2013 No.10

Quality with a Japanese Flair


Shinkansen High-speed
Trains Run Safe

Shinkansen super express trains connect major cities throughout Japan, traveling at astounding speeds while keeping to the schedule remarkably well. Equally surprising is their safety—for example, during 48 years of continued operations since Tokaido Shinkansen trains began running in 1964, the system has never experienced an accident causing an on-board passenger fatality. These pages look at just a few of the technologies, systems and people involved. Also revealed here are some of the secrets of Shinkansen safety as it speeds into the future.

Photos by Watanabe Shigeki

Central Japan Railway Company's newest train, the N700A, on a Tokaido Shinkansen track. It is equipped with a system that stops trains quickly in emergencies to avoid accidents.

Central Japan Railway Company's Shinkansen General Control Center controls operations on the Tokaido Shinkansen Line.

The "brain" behind train operations: The Shinkansen General Control Center

The "brain" keeping Tokaido Shinkansen trains running safe and on time is the Shinkansen General Control Center. A large room there has an immense board extending across an entire wall, showing tracks, stations, and real-time information on train locations at a glance. If it looks like a train might be delayed, controllers may adjust scheduling to let trains behind it move ahead. In heavy rains or strong winds, a command might go out to stop trains at a moment's notice, limiting delays elsewhere and preventing accidents. With the help of controllers' alert eyes and input, the control system is second to none, as the Shinkansen's strong safety record shows.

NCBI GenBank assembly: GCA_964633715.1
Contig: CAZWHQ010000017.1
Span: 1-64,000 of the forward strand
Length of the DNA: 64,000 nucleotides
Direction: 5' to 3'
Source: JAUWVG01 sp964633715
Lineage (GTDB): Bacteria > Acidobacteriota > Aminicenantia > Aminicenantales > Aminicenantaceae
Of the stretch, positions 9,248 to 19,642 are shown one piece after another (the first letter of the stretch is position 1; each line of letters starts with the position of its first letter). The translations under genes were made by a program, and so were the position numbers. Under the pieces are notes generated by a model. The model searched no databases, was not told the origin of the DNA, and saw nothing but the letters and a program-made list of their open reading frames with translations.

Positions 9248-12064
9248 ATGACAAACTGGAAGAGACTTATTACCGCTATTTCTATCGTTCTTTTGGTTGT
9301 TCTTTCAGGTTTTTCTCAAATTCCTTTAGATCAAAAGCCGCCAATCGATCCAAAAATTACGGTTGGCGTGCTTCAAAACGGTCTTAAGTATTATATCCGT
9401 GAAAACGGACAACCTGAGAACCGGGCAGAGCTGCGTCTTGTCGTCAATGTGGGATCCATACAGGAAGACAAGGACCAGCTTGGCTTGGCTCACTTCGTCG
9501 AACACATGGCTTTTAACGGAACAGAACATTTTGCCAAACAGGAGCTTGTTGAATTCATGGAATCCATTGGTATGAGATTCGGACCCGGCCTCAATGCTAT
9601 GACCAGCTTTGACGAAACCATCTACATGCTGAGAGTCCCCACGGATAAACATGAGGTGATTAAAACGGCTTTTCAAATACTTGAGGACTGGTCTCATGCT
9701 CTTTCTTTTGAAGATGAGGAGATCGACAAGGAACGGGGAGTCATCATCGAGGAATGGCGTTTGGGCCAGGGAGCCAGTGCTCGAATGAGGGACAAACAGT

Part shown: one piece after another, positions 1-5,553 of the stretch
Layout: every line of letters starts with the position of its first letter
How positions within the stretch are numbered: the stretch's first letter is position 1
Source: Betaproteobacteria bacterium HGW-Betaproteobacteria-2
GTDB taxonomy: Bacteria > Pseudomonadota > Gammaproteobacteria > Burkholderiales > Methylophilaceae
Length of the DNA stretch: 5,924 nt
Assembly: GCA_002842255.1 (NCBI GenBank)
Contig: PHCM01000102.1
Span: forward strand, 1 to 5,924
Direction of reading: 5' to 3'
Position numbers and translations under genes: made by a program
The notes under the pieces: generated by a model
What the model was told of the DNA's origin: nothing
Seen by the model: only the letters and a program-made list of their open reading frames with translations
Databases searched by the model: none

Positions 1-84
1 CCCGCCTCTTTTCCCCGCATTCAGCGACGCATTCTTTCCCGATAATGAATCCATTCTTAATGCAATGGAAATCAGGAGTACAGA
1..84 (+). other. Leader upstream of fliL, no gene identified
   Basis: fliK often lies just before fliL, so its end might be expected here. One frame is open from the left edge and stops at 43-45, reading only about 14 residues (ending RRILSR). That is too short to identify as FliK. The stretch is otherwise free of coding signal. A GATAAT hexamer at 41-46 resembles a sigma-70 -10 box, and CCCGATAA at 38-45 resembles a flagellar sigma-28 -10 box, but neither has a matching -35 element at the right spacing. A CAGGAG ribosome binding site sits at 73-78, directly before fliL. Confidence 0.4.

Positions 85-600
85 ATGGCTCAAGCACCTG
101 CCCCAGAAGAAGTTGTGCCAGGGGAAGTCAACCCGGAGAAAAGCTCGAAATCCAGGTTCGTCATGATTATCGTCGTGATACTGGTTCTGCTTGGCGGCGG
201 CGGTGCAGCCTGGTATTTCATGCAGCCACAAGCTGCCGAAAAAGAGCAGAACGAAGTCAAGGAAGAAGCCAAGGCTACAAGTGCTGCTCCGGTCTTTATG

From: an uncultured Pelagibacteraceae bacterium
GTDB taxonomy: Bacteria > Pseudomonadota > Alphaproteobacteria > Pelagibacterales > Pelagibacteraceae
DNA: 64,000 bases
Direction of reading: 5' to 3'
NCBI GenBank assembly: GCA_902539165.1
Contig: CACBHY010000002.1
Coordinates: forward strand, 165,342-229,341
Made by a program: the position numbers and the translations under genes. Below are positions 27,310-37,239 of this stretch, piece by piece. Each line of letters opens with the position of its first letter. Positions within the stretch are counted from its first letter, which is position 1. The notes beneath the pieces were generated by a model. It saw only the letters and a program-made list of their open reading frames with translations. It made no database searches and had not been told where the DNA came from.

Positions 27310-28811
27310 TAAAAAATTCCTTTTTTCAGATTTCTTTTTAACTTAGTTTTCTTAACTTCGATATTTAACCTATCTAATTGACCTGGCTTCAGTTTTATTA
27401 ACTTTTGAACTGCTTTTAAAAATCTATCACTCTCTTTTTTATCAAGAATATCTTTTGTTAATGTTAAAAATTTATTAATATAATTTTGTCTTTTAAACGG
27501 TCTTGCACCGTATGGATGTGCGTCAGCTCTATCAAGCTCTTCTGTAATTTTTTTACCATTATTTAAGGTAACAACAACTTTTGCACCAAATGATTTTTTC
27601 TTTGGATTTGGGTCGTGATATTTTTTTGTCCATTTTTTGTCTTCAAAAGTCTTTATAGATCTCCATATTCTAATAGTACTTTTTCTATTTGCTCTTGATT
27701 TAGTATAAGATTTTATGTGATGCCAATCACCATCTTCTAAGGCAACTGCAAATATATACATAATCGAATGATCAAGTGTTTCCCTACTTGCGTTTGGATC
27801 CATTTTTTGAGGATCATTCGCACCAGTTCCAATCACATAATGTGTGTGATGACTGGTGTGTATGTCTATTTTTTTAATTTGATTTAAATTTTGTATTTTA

"Dr. Yellow"—Diagnosing conditions on the go


Dr. Yellow” checks the condition of the track and overhead power supply wires.

Nicknamed "Dr. Yellow," the Shinkansen Electric and Track Inspection Train is a reliable diagnosis tool for the high-speed rail system. It makes "doctor's" rounds between Tokyo and Hakata about once every 10 days, checking the condition of the overhead power lines and track. On-board sensors diagnose the condition of equipment, and any maintenance needs are addressed promptly. People rarely see the train, so many who catch sight of it consider it a sign of good luck. Some people even call it "The Good Luck Train."

7-minute magic: Marvelous interior cleaning

Shinkansen trains are well known for their clean and tidy interiors. Tokyo Station, the busiest station in Japan's high-speed rail network, is the departure point for the Tohoku and Joetsu Shinkansen lines. Trains on these lines slide in and out every four minutes or so, using four platforms. They remain there for 12 minutes, five of which are for passengers to get on and off. That leaves just seven minutes for station staff to change the seatback covers, collect and remove garbage, sweep floors and more, coordinating their teamwork under a leader. The workers bow to arriving and departing passengers; these scenes of hospitality on Shinkansen platforms have become legendary.


East Japan Railway Company staff work without a wasted movement, cleaning and tidying a passenger car interior. It takes them just seven minutes.


Their job done, they give a low welcoming bow to passengers about to get on the train.

N700A series trains: New technology for fast, safe stops


Japan's latest high-speed train is the N700A. It entered service on the Tokaido Shinkansen Line in February 2013, and on the Sanyo Shinkansen Line the following month. It is equipped with a newly developed earthquake-triggered braking system that permits even shorter stopping distances when a quake is detected. The N700A also has a system that continually monitors vibrations experienced by the wheel systems supporting the railcar and quickly detects even minor abnormalities.